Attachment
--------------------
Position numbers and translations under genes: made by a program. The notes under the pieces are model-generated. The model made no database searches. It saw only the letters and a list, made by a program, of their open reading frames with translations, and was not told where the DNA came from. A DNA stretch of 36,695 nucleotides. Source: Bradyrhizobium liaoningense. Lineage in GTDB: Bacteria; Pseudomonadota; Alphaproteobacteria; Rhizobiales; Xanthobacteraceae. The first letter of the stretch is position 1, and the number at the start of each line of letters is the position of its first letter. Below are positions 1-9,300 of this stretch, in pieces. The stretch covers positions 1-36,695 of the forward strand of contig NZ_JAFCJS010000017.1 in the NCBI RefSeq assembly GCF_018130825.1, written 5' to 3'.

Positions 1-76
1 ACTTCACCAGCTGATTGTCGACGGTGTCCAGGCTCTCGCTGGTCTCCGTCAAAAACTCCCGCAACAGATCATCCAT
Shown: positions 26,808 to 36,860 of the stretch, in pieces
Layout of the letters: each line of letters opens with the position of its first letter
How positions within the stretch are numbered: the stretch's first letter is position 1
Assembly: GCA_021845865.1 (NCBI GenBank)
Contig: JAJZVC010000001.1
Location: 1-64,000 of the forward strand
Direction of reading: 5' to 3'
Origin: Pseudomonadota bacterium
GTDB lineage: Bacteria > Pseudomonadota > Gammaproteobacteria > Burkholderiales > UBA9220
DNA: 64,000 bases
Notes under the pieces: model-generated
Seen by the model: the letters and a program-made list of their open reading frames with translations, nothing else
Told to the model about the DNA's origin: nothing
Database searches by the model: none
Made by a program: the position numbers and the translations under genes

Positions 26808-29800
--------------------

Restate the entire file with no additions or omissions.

Position numbers and translations under genes: made by a program. The notes under the pieces are model-generated. The model made no database searches. It saw only the letters and a list, made by a program, of their open reading frames with translations, and was not told where the DNA came from. A DNA stretch of 36,695 nucleotides. Source: Bradyrhizobium liaoningense. Lineage in GTDB: Bacteria; Pseudomonadota; Alphaproteobacteria; Rhizobiales; Xanthobacteraceae. The first letter of the stretch is position 1, and the number at the start of each line of letters is the position of its first letter. Below are positions 1-9,300 of this stretch, in pieces. The stretch covers positions 1-36,695 of the forward strand of contig NZ_JAFCJS010000017.1 in the NCBI RefSeq assembly GCF_018130825.1, written 5' to 3'.

Positions 1-76
1 ACTTCACCAGCTGATTGTCGACGGTGTCCAGGCTCTCGCTGGTCTCCGTCAAAAACTCCCGCAACAGATCATCCAT
Shown: positions 26,808 to 36,860 of the stretch, in pieces
Layout of the letters: each line of letters opens with the position of its first letter
How positions within the stretch are numbered: the stretch's first letter is position 1
Assembly: GCA_021845865.1 (NCBI GenBank)
Contig: JAJZVC010000001.1
Location: 1-64,000 of the forward strand
Direction of reading: 5' to 3'
Origin: Pseudomonadota bacterium
GTDB lineage: Bacteria > Pseudomonadota > Gammaproteobacteria > Burkholderiales > UBA9220
DNA: 64,000 bases
Notes under the pieces: model-generated
Seen by the model: the letters and a program-made list of their open reading frames with translations, nothing else
Told to the model about the DNA's origin: nothing
Database searches by the model: none
Made by a program: the position numbers and the translations under genes

Positions 26808-29800